``````from operator import itemgetter
def max_val(l, i):
return max(enumerate(sub[i] for sub in l), key=itemgetter(1))
``````
• +1 for "itemgetter". However, I think there is something wrong with the first definition of the function "max_val", at least I receive a SyntaxError - I guess there is something wrong with the parantheses.
– Cleb
Oct 21, 2015 at 22:17
• Could you remove it - I do not have enough reputation to edit it!? ;)
– Cleb
Oct 21, 2015 at 22:26
• Ok, well, it will appear at some point. But nice solution! I now incorporated the itemgetter in my solution below as well.
– Cleb
Oct 21, 2015 at 23:24
``````resultlist = [["1", "1", "a", 8.3931], ["1", "2", "b", 6.3231], ["2", "1", "c", 9.1931]]
print(max(map(lambda x: x[-1],resultlist)))
``````

Output:

``````9.1931
``````

Are you trying to just get the maximum number from the floats (the last index in your list)? If so, here's a solution.

``````last_indices = [x[3] for x in resultlist]
return max(last_indices)
``````
• Why use `sorted()[0]` instead of `max()`? That's a huge performance hit to sort the list only to get the biggest value. Oct 21, 2015 at 21:31
• @wflynny I edited my answer because you actually posted your comment, haha. Oct 21, 2015 at 21:34
• how about the index? Feb 18, 2022 at 10:03

As others have mentioned, you can answer this inquiry in more general terms (even without additional libraries).

``````maxval = max(map(max, resultlist))
print(maxval)
``````

This takes the inner list with the maximum value, then maps the max function on that inner list to find the maximum value and stores it in maxval.

• How to get rid of the warning "Expected type Iterable, got _dict_values instead"? Dec 24, 2021 at 7:33

Here is an answer just in case you get a list of list where the number is not always on the 3rd position:

``````from itertools import chain
max(filter(lambda x: isinstance(x, (int, long, float)), chain.from_iterable(resultlist)))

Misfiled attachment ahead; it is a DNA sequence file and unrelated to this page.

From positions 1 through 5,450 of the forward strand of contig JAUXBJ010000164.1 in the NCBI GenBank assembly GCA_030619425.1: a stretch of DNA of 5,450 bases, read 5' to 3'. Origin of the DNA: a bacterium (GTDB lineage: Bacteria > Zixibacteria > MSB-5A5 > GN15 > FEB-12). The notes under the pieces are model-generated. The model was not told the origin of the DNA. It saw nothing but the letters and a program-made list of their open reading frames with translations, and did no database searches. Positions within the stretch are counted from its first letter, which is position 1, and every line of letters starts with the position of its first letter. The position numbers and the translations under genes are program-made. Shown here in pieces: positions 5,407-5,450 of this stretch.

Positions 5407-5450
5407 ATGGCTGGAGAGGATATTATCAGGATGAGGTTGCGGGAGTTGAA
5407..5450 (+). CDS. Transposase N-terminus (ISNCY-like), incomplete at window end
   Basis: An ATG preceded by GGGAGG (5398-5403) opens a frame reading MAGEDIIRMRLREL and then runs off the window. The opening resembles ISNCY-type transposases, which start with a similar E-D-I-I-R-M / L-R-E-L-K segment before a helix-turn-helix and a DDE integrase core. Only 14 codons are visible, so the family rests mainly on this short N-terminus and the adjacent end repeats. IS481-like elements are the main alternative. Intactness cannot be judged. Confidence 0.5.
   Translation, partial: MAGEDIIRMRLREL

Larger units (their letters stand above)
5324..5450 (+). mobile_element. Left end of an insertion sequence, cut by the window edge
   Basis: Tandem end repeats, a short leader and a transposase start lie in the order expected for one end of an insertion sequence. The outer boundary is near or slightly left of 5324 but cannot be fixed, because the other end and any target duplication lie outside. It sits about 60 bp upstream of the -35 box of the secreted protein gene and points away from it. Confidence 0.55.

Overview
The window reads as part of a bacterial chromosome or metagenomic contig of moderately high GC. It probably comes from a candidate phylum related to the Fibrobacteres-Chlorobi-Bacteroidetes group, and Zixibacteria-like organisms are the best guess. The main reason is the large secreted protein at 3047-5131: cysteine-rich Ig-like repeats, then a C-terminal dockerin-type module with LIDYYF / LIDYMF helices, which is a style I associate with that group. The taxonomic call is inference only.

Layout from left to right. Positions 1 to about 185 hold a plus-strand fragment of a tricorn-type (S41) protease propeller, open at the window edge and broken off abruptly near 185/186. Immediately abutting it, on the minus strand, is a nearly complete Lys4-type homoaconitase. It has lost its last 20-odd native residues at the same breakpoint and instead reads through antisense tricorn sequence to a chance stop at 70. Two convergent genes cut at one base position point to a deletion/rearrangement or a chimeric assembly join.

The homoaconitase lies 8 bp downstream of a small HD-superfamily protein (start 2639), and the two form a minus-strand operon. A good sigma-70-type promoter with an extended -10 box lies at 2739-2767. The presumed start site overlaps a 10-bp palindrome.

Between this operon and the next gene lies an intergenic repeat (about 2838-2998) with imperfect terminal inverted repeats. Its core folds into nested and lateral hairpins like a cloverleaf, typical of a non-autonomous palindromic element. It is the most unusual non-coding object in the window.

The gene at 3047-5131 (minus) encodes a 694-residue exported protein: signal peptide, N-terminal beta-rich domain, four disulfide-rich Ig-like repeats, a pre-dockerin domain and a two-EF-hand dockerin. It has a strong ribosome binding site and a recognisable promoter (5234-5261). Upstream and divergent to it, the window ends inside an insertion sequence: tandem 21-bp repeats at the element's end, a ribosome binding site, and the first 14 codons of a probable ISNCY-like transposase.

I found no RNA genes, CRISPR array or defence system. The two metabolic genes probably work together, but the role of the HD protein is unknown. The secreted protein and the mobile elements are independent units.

``````

What is going on? `itertools.chain` flattens the list of lists, the `filter` then selects all the numeric values of which the maximal value is then determined using the `max` function. Advantage here is that it also works for arbitrary lists of lists where the numeric value can be found anywhere in the list.

``````resultlist = [['1', '1', 'a', 8.3931], ['1', '2', 'b', 6.3231], ['2', '1', 'c', 9.1931]]
max(filter(lambda x: isinstance(x, (int, long, float)), chain.from_iterable(resultlist)))
#prints 9.1931
``````

One more general example:

``````myList = [[23, 34, 'a'],['b'],['t', 100]]
max(filter(lambda x: isinstance(x, (int, long, float)), chain.from_iterable(myList)))
#prints 100
``````

EDIT:

If you also want to get the index of the maximal value, you can do the following (using @Padraic Cunningham approach):

``````from itertools import chain
import operator
resultlist = [['1', '1', 'a', 8.3931], ['1', '2', 'b', 6.3231], ['2', '1', 'c', 9.1931]]
l = filter(lambda x: isinstance(x, (int, long, float)), chain.from_iterable(resultlist))
# l: [8.3931, 6.3231, 9.1931]
max(enumerate(l), key = operator.itemgetter(1))
#(2, 9.1931)
``````

This approach assumes that there is exactly one numeric value per list!

One more example using a list where the numeric value is on an arbitrary position:

``````from itertools import chain
import operator
myList = [[23, '34', 'a'],['b', 1000],['t', 'xyz', 100]]
l=filter(lambda x: isinstance(x, (int, long, float)), chain.from_iterable(myList))
max(enumerate(l), key = operator.itemgetter(1))
#prints (1, 1000)
``````

Another way to get the answer is using list comprehensions:

``````>>> max([x[3] for x in resultlist])
9.1931
``````